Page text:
In U.S. visit, Taiwan speaker stresses importance of defending island from China
2/2 FILE PHOTO: Flags of Taiwan and U.S. are placed for a meeting in Taipei, Taiwan March 27, 2018. REUTERS/Tyrone Siu/File Photo 2/2
By Michael Martina and David Brunnstrom
WASHINGTON (Reuters) – The speaker of Taiwan’s parliament spoke at a forum for international religious freedom in Washington on Wednesday and stressed the importance of defending the island’s democracy in the face of pressure from China.
In an address to the International Religious Freedom Summit, You Si-kun sharply criticized Beijing’s suppression of religious minorities and described Taiwan as the only democracy in the Chinese-speaking world.
He also stressed the self-ruled, but Chinese-claimed island’s strategic importance at the center of key global sea lanes and as a key producer of semiconductors.
“So it’s very important to safeguard Taiwan, especially its democracy,” he said.
“If Taiwan falls into the sphere of influence of CCP, then the beacon of democracy will be destroyed. And China may invade the first island chain, and will cause a threat to the entire world,” You said, referring to China’s ruling Communist Party and its ambitions in the Pacific region.
Speaking through a translator, You said that about 50 percent of global shipping used the Taiwan Strait between the island and China, “so it has very important economic significance for the global trade.”
“And … Taiwan has produced the best semiconductor chips and will be very important for global trade as well,” he said. “So if Taiwan cannot be safeguarded very carefully, it will be very dangerous to global trade as well as global peace.”
You, who belongs to Taiwan’s ruling Democratic Progressive Party but does not speak for President Tsai Ing-wen, is in Washington amid speculation that Republican U.S. House of Representatives Speaker Kevin McCarthy could soon visit the island.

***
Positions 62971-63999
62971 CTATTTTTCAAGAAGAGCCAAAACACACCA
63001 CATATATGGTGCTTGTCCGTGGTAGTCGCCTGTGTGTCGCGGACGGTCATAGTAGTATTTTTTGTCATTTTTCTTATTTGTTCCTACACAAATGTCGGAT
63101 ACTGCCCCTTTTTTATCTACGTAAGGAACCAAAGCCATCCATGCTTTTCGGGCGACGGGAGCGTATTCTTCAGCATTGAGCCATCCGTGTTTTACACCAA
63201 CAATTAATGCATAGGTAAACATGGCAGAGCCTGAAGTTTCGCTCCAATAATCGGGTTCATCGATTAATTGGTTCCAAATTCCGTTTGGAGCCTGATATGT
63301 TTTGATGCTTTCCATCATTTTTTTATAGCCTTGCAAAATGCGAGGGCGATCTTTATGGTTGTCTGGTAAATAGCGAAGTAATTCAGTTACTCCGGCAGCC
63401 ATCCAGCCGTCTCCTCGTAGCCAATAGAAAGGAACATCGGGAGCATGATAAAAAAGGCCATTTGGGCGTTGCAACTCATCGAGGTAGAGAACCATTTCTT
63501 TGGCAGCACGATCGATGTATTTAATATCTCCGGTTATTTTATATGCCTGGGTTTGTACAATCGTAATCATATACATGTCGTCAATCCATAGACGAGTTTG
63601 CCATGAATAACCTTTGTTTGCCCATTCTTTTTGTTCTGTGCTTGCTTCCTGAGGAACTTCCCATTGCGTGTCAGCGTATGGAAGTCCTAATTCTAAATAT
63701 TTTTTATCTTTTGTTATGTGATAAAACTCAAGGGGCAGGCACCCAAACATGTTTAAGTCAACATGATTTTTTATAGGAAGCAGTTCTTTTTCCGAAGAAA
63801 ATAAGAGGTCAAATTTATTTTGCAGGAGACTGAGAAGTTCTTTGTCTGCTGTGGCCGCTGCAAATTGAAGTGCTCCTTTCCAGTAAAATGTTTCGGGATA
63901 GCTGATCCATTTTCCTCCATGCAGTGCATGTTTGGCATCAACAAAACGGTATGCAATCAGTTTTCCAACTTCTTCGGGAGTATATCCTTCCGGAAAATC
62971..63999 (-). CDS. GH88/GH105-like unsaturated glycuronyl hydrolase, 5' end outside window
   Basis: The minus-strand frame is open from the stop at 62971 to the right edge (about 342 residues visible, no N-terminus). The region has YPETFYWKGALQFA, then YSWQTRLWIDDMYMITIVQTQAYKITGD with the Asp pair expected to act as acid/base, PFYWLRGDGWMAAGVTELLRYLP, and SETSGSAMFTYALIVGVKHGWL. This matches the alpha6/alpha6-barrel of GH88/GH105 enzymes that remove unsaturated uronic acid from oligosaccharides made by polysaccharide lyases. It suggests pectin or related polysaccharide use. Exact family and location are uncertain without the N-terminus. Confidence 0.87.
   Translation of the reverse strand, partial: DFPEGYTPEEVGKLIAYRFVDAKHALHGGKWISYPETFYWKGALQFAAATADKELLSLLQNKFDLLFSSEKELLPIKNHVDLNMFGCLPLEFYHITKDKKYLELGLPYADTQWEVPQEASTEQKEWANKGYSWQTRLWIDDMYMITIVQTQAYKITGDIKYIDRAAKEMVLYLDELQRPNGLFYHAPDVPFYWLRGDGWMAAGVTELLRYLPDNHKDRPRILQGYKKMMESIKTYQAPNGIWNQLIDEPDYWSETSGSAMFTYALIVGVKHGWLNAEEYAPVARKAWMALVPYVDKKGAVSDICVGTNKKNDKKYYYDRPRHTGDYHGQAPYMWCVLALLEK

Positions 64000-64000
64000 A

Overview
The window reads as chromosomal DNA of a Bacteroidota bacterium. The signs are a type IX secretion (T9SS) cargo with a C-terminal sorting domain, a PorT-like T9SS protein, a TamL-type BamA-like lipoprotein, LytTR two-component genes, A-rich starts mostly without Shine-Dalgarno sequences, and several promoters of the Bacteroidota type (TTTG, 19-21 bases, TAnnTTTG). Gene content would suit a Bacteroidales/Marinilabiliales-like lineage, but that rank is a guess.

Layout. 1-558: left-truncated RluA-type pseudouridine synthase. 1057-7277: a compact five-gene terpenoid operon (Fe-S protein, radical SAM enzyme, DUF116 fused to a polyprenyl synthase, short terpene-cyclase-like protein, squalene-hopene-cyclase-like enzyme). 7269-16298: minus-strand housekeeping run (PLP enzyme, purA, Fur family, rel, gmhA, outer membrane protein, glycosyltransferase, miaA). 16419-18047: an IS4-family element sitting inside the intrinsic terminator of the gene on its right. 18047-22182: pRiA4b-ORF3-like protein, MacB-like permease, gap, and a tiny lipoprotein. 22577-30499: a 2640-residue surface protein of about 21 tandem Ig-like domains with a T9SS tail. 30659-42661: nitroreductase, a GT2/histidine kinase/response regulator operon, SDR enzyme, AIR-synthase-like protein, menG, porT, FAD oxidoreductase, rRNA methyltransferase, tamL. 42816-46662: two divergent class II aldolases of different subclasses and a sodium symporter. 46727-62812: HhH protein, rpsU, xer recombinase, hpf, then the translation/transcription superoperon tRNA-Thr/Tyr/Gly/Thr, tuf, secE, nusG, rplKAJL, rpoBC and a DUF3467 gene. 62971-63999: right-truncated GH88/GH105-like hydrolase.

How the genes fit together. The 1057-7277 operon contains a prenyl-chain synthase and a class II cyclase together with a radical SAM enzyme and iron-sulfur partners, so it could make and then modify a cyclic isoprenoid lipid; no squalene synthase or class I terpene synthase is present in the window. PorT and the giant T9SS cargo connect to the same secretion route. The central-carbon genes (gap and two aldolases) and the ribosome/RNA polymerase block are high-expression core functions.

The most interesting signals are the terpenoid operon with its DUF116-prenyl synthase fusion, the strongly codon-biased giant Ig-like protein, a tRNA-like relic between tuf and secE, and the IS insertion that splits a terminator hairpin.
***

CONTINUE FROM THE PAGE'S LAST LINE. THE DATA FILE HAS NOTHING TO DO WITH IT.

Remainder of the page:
In August, then-U.S. House Speaker Nancy Pelosi, a Democrat, visited Taiwan and met Tsai, defying warnings from China, which launched military drills around the island in response, raising fears that Beijing may carry out its threat to reclaim the island by force if necessary.
Since then, Taiwan has welcomed a wave of U.S. lawmakers, and speculation has swirled around whether McCarthy would travel there this spring or summer. McCarthy last year expressed interest in visiting Taiwan if he became speaker, a role he assumed in January after Republicans took control of the House in November’s midterm elections.
Like most countries, the United States has no formal diplomatic ties with Taiwan, but is bound by law to provide the island with the means to defend itself.
Washington has long stuck to a policy of “strategic ambiguity” and not making clear whether it would respond militarily to an attack on Taiwan. However, President Joe Biden said in September that U.S forces would defend Taiwan in the event of a Chinese invasion, his most explicit statement on the issue.